In the above analysis, the conservative estimate of LWP is taken as 30 g∙m−2 because it roughly represents the detection limit of LWP with dual frequency radiometers [15,50] already existing at SGP site. One of the biggest sources of error in all dual frequency MWR retrieval models is that the variations in the vertical absorption profile are neglected despite the liquid water absorption profile being sensitive to temperature profile. As already indicated in Figure 4, retrieval of water vapor is significantly improved a multispectral radiometer which can better estimate the temperature profile. It has been suggested that LWP retrievals can be similarly improved with a high frequency 50 GHz channel [52]. Bosisio and Mallet [52] have demonstrated that the LWP retrievals with new inverse model can be improved by 10 g·m−2 by choosing three frequencies—two frequencies sensitive to water presence in the 20 to 30 GHz band [53,54] and one frequency around 50 GHz sensitive to the vertical profile of temperature [55,56]. However, Lohnert and Crewell [57] pointed out that when the 50.8 GHz channel is combined with lower two channels, the algorithm accuracy depends very much on the cloud model used. Therefore, though some improvement may be expected with the MP-3000A system, we limit our analysis to the conservative estimate.

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Figure 9. 2D distributions (left panel) and respective 1D distributions integrated over the CODs (right panel) for atmospheric variability (a,b), surface albedo variability (c,d), and convolved variability (e,f) of both variable parameters.

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Figure 9. 2D distributions (left panel) and respective 1D distributions integrated over the CODs (right panel) for atmospheric variability (a,b), surface albedo variability (c,d), and convolved variability (e,f) of both variable parameters.
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Instrument Radiometric uncertainties due to the sensor, data acquisitions, etc. are significantly smaller and are not considered in the error budgets. Based on the considerations by Feingold et al. [15], dynamic changes in the cloud droplet effective radii are around 30% making these measurements quite challenging. On the other hand, ground-based methods make some global assumptions including the requirements of single layer clouds and horizontal homogeneity (i.e., no broken clouds). The lack of broken clouds can be seen by imposing a buffer of one hour to the times when the lidar captures broken portion while coincident GOES data can assist in identifying single layer cases. Only when all these assets are combined, we can quantitatively explore the changes in Aerosol Cloud Index (ACI).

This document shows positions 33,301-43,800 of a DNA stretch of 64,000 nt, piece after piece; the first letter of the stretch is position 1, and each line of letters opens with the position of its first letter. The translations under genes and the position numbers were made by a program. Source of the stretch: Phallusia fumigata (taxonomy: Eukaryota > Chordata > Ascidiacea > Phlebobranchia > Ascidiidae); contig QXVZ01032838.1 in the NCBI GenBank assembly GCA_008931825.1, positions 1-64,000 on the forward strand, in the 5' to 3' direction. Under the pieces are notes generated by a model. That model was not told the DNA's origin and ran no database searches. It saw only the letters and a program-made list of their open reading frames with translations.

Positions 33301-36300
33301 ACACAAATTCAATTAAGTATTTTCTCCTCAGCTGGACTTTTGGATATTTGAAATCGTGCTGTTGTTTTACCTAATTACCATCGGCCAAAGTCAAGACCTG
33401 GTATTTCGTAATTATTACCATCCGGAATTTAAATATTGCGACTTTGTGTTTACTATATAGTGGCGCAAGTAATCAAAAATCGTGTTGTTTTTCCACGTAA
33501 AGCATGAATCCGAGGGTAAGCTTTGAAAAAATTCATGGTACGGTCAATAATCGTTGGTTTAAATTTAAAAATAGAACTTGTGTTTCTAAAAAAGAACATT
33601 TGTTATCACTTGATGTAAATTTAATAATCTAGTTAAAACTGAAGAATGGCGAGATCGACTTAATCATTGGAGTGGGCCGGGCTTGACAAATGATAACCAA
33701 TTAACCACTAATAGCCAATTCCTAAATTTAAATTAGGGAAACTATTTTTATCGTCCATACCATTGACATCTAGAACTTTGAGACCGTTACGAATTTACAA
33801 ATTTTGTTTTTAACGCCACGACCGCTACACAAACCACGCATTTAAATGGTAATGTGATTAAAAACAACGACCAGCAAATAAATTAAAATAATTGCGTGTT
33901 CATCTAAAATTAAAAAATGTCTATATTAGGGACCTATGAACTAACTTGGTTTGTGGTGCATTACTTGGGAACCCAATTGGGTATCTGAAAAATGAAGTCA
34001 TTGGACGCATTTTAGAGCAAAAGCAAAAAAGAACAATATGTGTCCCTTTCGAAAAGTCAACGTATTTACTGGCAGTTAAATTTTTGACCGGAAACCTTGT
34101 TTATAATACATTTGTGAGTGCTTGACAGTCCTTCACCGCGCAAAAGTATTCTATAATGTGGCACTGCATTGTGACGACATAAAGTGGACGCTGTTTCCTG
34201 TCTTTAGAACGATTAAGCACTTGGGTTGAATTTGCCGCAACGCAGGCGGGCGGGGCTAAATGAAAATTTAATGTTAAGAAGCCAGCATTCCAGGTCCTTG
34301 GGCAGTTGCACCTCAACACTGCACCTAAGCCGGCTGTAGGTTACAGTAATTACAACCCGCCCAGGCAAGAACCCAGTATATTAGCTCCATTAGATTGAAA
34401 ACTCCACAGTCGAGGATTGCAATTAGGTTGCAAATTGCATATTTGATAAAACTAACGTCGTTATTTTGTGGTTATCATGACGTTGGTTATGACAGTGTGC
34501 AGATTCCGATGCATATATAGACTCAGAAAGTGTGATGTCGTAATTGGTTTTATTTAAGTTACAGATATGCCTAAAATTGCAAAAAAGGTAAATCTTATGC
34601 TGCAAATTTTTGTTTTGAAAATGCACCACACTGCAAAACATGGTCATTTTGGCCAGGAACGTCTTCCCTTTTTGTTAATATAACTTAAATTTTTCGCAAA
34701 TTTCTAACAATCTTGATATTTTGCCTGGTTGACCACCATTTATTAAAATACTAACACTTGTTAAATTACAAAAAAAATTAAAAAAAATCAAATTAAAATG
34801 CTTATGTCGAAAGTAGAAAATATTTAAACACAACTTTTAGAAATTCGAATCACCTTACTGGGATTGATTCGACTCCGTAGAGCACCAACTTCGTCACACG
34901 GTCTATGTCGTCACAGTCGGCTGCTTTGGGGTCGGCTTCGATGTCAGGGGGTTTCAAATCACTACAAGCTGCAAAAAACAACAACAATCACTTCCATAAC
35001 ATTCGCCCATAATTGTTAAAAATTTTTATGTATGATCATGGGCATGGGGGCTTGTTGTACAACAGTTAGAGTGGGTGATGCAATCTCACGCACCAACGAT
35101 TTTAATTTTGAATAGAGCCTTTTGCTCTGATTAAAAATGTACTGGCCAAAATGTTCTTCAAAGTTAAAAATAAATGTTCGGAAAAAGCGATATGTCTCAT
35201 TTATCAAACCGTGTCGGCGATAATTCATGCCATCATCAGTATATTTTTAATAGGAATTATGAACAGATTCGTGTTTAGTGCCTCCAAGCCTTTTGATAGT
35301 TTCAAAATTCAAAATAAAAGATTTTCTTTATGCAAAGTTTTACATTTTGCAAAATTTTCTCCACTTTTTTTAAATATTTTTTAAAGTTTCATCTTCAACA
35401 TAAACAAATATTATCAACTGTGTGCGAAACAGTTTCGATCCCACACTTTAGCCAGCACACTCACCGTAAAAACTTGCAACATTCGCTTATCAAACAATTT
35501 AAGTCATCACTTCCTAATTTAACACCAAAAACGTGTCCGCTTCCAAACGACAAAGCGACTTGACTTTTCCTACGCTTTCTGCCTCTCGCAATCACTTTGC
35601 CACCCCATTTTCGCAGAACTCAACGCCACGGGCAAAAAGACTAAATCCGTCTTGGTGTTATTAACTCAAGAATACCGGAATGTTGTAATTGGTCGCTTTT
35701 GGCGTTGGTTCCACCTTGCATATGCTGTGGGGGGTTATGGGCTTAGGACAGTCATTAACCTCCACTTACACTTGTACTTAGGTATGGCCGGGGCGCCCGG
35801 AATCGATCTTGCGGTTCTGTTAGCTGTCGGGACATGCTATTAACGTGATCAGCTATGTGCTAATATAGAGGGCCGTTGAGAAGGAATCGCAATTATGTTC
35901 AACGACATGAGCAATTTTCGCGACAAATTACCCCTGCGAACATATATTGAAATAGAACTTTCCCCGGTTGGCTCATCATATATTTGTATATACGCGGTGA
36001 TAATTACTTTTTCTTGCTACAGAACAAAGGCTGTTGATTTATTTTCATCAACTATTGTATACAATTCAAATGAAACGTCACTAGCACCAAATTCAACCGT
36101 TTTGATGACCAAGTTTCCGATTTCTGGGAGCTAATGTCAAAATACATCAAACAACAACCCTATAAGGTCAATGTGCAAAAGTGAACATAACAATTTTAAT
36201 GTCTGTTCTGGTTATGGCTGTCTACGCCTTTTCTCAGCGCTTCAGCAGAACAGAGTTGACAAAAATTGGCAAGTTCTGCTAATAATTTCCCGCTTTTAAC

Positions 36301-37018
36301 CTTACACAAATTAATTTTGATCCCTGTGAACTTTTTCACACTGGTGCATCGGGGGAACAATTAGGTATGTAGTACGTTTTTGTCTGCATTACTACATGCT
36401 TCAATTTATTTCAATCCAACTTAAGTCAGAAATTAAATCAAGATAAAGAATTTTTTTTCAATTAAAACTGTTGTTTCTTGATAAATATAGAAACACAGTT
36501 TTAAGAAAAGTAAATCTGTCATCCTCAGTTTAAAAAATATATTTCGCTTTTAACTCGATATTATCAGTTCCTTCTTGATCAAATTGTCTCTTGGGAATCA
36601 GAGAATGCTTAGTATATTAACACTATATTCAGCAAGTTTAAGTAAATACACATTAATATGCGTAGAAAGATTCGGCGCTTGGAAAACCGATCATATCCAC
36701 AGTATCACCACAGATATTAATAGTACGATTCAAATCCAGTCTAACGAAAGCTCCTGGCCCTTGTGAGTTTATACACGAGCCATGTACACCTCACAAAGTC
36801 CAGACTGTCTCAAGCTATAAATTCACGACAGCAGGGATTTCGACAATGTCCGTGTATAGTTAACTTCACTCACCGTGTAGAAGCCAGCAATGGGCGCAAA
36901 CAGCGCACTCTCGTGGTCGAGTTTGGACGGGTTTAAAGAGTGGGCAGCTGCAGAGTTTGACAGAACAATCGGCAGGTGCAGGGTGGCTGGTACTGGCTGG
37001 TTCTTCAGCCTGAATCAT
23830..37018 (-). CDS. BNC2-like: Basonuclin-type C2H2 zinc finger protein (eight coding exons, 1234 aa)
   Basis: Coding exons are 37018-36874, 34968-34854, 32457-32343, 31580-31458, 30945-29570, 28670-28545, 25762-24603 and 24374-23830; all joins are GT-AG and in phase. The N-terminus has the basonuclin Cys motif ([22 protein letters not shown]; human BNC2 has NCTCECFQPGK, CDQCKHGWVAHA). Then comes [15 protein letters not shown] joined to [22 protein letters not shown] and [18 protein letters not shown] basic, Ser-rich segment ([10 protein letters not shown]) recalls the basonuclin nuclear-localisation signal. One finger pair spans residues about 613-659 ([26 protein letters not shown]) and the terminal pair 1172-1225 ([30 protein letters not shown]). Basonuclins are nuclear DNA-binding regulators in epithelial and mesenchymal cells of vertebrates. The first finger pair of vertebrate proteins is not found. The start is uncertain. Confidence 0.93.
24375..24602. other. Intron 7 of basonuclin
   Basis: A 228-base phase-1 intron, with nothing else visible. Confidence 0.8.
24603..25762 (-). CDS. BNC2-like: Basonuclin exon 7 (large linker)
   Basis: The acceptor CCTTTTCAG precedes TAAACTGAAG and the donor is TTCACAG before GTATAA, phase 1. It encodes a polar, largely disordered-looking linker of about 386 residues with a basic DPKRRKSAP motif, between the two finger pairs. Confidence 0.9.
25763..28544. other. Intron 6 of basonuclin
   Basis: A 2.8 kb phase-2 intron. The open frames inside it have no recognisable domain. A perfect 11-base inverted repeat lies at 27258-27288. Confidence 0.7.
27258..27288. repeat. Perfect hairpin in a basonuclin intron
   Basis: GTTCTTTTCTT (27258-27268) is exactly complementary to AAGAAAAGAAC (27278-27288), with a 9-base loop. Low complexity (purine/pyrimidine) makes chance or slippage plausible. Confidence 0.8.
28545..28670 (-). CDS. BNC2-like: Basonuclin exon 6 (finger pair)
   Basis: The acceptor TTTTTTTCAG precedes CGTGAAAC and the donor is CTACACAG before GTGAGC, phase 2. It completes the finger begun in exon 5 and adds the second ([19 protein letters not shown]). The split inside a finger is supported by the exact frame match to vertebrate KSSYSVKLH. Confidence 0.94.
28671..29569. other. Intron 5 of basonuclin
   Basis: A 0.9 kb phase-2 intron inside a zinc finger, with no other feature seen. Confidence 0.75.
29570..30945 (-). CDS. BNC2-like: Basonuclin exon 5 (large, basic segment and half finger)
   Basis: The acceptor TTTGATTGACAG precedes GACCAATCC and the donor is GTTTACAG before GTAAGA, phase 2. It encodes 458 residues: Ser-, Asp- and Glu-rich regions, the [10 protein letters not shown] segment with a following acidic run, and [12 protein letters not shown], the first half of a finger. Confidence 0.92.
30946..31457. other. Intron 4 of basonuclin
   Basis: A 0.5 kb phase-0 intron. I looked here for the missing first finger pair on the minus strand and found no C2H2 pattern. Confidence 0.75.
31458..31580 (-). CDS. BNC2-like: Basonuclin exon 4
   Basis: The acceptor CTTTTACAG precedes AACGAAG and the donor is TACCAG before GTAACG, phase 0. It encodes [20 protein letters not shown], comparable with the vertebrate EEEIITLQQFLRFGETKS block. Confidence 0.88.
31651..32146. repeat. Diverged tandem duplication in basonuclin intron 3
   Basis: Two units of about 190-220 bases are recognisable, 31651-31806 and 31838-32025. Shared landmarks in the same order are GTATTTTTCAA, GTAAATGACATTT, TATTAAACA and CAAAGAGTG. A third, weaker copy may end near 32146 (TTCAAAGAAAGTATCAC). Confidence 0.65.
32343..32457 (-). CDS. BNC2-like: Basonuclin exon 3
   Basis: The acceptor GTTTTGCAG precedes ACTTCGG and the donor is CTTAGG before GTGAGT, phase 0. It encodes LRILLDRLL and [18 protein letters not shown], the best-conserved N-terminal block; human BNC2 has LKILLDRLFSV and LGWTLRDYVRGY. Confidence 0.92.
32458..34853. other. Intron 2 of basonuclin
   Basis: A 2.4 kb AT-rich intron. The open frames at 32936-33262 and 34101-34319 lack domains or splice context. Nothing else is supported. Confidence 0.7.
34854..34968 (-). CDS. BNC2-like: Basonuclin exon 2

7. SGP Case Study for Aerosol-Cloud Interaction

To explore the aerosol-cloud interaction and illustrate the need for a complete measurement testbed we focus on an interesting case from those considered in Kim et al. [18]. In their study, while in most cases considered, a weak correlation was observed, the case of 13 April 2000 tends to show small anti-correlation. In their analysis, the surface extinction was obtained from a ground based Nephelometer, which seemed to show a slight increase in cloud droplet radius with increase in extinction in opposition to the assumed aerosol cloud trend. One possible explanation advanced in their study was that the surface aerosols were strongly decoupled from aerosols at the cloud base on this day.

To assess this issue, we plot, in Figure 10, the Raman lidar derived extinction profile was shown for 13 April 2000. In particular, the period from 1500 to 1800 UTC time shows excellent horizontal homogeneity making the surface retrievals most reliable. However, although the aerosol convective mixing has begun to occur during this period, the Raman lidar extinction profiles seem to indicate that the vertical distribution of extinction is not uniform with smaller extinction at the surface, which may in part be due to aerosol extinction enhancement due to hygroscopic growth. In making this assessment, it is useful to point out that the SGP Raman Lidar has developed a sophisticated approach to extend the aerosol extinction measurement below the low channel overlap threshold greatly minimizing overlap issues [58]. In particular, analysis of near extinction data against Nephelometer measurements illustrates the near surface Raman Lidar returns to be realistic and errors should be significantly less than the dramatic differences observed between the surface and aloft aerosols.

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Figure 10. Raman Lidar derived extinction profile and marked cloud boundary for 13 April 2000 at ARM SGP site.